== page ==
Brisk winds and choppy waters set the stage for a bracing regatta

SAILING

September 06, 1992|By Nancy Noyes

When the tag end of Hurricane Andrew raced through town last Friday, it brought 30-plus-knot winds and very choppy seas and got the annual J/29 North American Championship regatta off to a wild and woolly start.

Challenging conditions continued even after the skies cleared Friday evening, and excellent heavy to moderate breeze held for the next two days. That allowed the 14-boat fleet to complete a record nine races before the regatta ended last Sunday afternoon.

Courses for the event, which was managed by Maryland Capital Yacht Club, were four-legged windward-leewards and a five-legged version in the final race on Saturday.

In an unusual turn of events, a tie for first place between Annapolis native David Moss and the crew on Inside Scoop and the visiting Hustler team of New Yorkers Tony and John Esposito remained unbroken at the series' end. Because the sailing instructions specified only comparing the numbers of firsts, seconds and thirds as the tiebreaker, the two teams will share the 1992 title.

"We were hanging on," Moss said. "On Friday in the first race it was blowing 20 -- but it was only a warm-up for the last race when it was up to 30 with gusts to 35."

There were plenty of gear breakdowns and torn sails plaguing virtually all members of the fleet in the wild and building air on Friday, but most of the competitors survived more or less intact to go on and race another day.

The exception was last year's CBYRA J/29 High Point and J.F. Healy overall cruising one-design trophy winners, the Lewis/Salvesen team and their crew aboard Mirage, who withdrew from the regatta after a first-race collision disabled the boat and injured one crewman.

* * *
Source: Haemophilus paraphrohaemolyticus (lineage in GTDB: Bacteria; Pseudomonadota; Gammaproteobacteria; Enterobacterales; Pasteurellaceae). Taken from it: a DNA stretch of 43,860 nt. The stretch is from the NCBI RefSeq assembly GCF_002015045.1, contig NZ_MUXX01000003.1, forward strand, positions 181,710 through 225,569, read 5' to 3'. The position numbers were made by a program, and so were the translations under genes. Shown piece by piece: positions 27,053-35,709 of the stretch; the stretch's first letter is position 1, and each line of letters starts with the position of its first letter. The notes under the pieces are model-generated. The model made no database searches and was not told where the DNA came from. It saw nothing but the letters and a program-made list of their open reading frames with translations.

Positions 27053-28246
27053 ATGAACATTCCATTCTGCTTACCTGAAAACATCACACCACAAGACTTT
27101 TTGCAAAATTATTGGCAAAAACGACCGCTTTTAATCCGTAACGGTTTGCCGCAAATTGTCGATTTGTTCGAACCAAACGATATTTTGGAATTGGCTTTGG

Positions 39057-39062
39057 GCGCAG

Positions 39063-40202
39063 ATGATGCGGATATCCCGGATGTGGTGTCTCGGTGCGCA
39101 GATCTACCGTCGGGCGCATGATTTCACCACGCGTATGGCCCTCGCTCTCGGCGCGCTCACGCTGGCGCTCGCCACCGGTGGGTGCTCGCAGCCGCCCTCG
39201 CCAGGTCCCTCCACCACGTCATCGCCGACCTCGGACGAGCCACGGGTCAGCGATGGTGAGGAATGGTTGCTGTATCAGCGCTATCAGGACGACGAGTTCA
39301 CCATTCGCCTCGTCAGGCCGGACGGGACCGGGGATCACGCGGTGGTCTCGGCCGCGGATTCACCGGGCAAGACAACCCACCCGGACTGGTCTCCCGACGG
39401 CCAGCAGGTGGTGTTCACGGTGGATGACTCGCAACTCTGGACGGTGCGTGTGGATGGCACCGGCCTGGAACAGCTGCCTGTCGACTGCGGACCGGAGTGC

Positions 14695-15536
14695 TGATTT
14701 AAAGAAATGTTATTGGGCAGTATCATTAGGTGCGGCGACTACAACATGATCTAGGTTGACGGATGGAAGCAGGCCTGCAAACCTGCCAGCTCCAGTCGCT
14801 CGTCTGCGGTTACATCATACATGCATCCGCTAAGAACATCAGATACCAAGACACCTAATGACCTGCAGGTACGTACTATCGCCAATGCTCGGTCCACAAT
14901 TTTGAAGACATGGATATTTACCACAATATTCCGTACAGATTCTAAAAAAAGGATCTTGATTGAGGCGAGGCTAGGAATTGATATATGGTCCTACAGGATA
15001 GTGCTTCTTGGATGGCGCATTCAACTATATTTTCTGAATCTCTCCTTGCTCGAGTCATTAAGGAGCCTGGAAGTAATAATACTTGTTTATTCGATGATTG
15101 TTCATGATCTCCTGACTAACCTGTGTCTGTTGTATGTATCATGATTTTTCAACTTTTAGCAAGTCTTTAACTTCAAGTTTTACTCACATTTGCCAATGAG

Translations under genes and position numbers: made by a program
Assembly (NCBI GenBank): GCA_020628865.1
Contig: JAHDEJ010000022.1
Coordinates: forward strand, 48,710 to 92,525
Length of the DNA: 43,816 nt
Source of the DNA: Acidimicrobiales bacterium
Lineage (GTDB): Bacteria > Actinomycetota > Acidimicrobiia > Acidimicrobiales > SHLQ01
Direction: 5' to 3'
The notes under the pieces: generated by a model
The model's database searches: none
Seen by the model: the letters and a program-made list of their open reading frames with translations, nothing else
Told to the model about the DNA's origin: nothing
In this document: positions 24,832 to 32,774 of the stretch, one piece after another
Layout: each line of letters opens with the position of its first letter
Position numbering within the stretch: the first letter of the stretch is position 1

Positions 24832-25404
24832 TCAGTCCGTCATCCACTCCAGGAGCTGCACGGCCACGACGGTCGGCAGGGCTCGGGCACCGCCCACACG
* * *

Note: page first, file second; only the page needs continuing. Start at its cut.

Moss was among the many skippers who lost sails on Friday, irreparably shredding his 3/4 -ounce spinnaker in a nasty broach in the day's third and final race.

The fourth race that day was the deciding contest of the regatta, Moss said, describing a mark-rounding situation between Hustler and Inside Scoop in which he and his team were able to take advantage of a snarled jib on Hustler to gain the upper hand.

"They couldn't get their jib sheeted in," Moss explained, "but they tried to stuff us anyway. We had had a perfect take-down and stuck our nose inside their hip. Then they were rolled by at least two more boats."

The Hustler crew protested, but after a hearing that went on well into the evening, Moss was exonerated.

After misjudging the favored end of the line and a bad start in Sunday's first race, Moss and his crew clawed back up to finish eighth, knowing it would be their throw-out. But with a single contest to go and the title in the balance, the pressure was definitely on.

"The wind had come up a little, and we got in a match-race start with Hustler," Moss said. "We won the start, won the pin, got out left and took one tack back, and had the whole fleet to leeward. Coming back downwind we were actually able to increase our lead even more."

J/29 North American championships

1. [tie] Inside Scoop, David Moss, Annapolis, 18.25 (2-5-3-1-1-4-2- and Hustler, Tony & John Esposito, New York, 18.25 (1-1-5- [9]-3-1-4-2-2); 3. Breakaway, Joel Hamburger, Schnecksville, Pa., 20.75 (3-3-2-[WDN]-4-2-1-3-3); 4. Posse, Paul Andersen, Urbanna, Va., 24.75 (4-2-1-3-2-[9]-3-5-5); 5. The Simpsons, Thompson/Shannahan, St. Michaels, 36 (5-[7]-4-4-5-3-5- 4-6).

Nancy Noyes is a member of the Chesapeake Bay Yacht Racing Association and has been racing on the bay for about five years. Her Sailing column appears every Wednesday and Sunday in the Anne Arundel County Sun.

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